In justifying government”s decision, Motsoaledi bemoaned how “people keep blaming the immigration services of South Africa, as if when one country creates a crisis, the country closest to it must respond by building the requisite capacity to deal with that crisis. That’s the logic here”.
The thing is, South Africa did play a role in the political crises that engulfed Zimbabwe, resulting in the economic crises, by allowing the late former Presidenr Robert Mugabe’s regime to get away with rigging the 2002 election and many other crimes after that.
There is much to be said about former President Thabo Mbeki’s complicity in the actions of the Mugabe regime as was revealed by the Khampepe report, which government spent 12 years blocking from becoming public.
Those who got caught in the crossfire of the political and economic crises in Zimbabwe did all they could to flee for a better life, turning to neighbouring South Africa for refuge.
Now, these people face further displacement as they risk deportation once the ZEP expires at the end of the year.
Those who left Zimbabwe and settled in South Africa have called this home for over 10 years. They have had children here and built their lives here.
The decision to revoke the permit affects all types of people from across the social spectrum. It impacts on teachers, truck drivers and doctors. It will separate families and leave others stranded without cars or access to banking services.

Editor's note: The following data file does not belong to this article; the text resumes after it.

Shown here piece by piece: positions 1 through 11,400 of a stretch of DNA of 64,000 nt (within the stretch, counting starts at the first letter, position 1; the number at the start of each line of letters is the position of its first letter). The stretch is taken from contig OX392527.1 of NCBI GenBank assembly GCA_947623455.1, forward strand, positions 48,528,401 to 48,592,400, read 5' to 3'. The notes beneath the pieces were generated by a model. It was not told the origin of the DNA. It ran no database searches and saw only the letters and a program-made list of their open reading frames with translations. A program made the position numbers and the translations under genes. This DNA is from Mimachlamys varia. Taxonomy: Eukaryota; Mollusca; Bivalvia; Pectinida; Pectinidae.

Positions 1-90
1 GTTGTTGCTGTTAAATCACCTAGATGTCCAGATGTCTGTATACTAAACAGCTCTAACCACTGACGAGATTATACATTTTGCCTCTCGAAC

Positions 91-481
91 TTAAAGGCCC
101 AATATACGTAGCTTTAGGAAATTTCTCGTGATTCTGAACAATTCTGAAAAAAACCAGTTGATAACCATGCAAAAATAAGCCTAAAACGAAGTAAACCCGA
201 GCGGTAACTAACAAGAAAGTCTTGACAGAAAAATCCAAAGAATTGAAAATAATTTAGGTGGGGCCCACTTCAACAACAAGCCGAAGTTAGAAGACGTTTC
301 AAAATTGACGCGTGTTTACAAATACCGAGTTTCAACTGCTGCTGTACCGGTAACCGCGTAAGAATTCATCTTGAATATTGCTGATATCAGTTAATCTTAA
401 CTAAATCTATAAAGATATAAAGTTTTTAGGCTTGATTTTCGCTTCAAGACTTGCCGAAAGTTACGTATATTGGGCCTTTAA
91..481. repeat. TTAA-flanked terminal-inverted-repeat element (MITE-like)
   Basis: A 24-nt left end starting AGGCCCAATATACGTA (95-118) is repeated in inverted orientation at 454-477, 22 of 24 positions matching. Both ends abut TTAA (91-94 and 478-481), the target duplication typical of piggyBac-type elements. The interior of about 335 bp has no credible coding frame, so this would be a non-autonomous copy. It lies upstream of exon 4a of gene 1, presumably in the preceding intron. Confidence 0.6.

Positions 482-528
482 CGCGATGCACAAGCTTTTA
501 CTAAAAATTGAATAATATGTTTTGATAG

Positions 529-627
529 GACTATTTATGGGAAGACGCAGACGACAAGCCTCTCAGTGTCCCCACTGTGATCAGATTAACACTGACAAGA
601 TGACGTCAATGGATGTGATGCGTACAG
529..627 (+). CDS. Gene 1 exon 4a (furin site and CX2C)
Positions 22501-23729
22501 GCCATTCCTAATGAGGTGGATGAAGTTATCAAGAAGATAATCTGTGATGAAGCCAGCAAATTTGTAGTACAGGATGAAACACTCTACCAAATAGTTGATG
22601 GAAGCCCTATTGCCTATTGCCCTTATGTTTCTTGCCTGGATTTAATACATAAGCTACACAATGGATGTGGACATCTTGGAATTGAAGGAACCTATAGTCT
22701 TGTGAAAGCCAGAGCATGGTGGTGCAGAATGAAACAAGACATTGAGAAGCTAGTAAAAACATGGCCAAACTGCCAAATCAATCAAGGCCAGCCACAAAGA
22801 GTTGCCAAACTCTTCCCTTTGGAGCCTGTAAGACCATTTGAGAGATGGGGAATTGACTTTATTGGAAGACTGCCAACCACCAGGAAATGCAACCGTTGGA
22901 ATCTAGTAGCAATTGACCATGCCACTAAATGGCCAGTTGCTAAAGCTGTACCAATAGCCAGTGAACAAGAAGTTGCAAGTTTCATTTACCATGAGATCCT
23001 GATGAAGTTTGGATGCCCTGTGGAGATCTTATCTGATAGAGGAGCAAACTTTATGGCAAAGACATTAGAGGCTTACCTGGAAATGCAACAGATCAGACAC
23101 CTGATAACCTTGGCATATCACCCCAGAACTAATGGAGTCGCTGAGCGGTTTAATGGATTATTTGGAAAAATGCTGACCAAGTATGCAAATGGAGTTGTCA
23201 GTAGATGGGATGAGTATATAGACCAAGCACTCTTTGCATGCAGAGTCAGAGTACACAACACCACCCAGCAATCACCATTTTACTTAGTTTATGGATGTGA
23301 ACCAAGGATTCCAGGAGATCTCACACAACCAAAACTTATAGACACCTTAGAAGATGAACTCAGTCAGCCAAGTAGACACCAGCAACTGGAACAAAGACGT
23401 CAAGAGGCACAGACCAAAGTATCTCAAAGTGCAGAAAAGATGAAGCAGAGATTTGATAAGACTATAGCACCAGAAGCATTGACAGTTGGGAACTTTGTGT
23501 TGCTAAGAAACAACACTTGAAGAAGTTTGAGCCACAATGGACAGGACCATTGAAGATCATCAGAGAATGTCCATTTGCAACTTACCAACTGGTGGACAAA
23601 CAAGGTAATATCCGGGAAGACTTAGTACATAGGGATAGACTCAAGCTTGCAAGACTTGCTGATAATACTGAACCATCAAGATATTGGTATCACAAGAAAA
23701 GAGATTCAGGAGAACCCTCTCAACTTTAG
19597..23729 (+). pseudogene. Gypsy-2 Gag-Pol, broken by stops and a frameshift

It interrupts university students who were trying to complete their degrees and it affects people like Angeline, who has been living and working in South Africa for near on a decade, but will not be able to seek treatment for brain cancer at Groote Schuur Hospital in Cape Town, without a valid permit. – Qaanitah Hunter
Walpe hosts winter school for aspiring women leaders
FROM July 5 to 7, 2022, Women’s Academy for Leadership and Political Excellence (Walpe) team hosted its annual Transformative Feminist Leadership Training Winter School 4th cohort with the assistance of Oxfam.
The training was aimed at equipping aspiring women leaders with the knowledge and skills necessary to navigate the political terrain as leaders.
The pool of participants comprised 30 aspiring leaders from all the ten provinces in Zimbabwe. There were 10 women from Zanu PF, 10 from Citizens Coalition for Change and 10 women from other political parties and independent candidates.
The winter school was conducted in a seminar style with practicals for topics such as Introduction to Social Entrepreneurship, where the participants pitched their business proposals.
This topic looked at the various small business opportunities that aspiring women leaders can venture into, in order to increase their financial gain which, they can in turn, use to fund their political campaigns.
The training also involved the development of a sound political campaign, where they pitched a mock presentation of their political campaigns.
On the first day of the Winter School, the aspiring women leaders were ushered into the program with Introduction to Feminism.
The Introduction to Feminism topic equips women leaders with a thorough history of feminism, how it has evolved over time, how it is conceptualised in modern society, and how to be a feminist leader.
This was followed by training sessions on dining etiquette, confidence building, transformative feminist leadership and power and lastly, grooming and professional etiquette.
These topics are aimed at honing the conduct of women leaders and refining the way they speak and carry themselves as public figures.
Day 2 started with reflections on lessons learnt in the previous day, followed by Public speaking and mastering the art of convincing audiences, introduction to public service and volunteerism and a presentation from Regis Mtutu of Oxfam on Why Men Excel in Politics. – – Walpe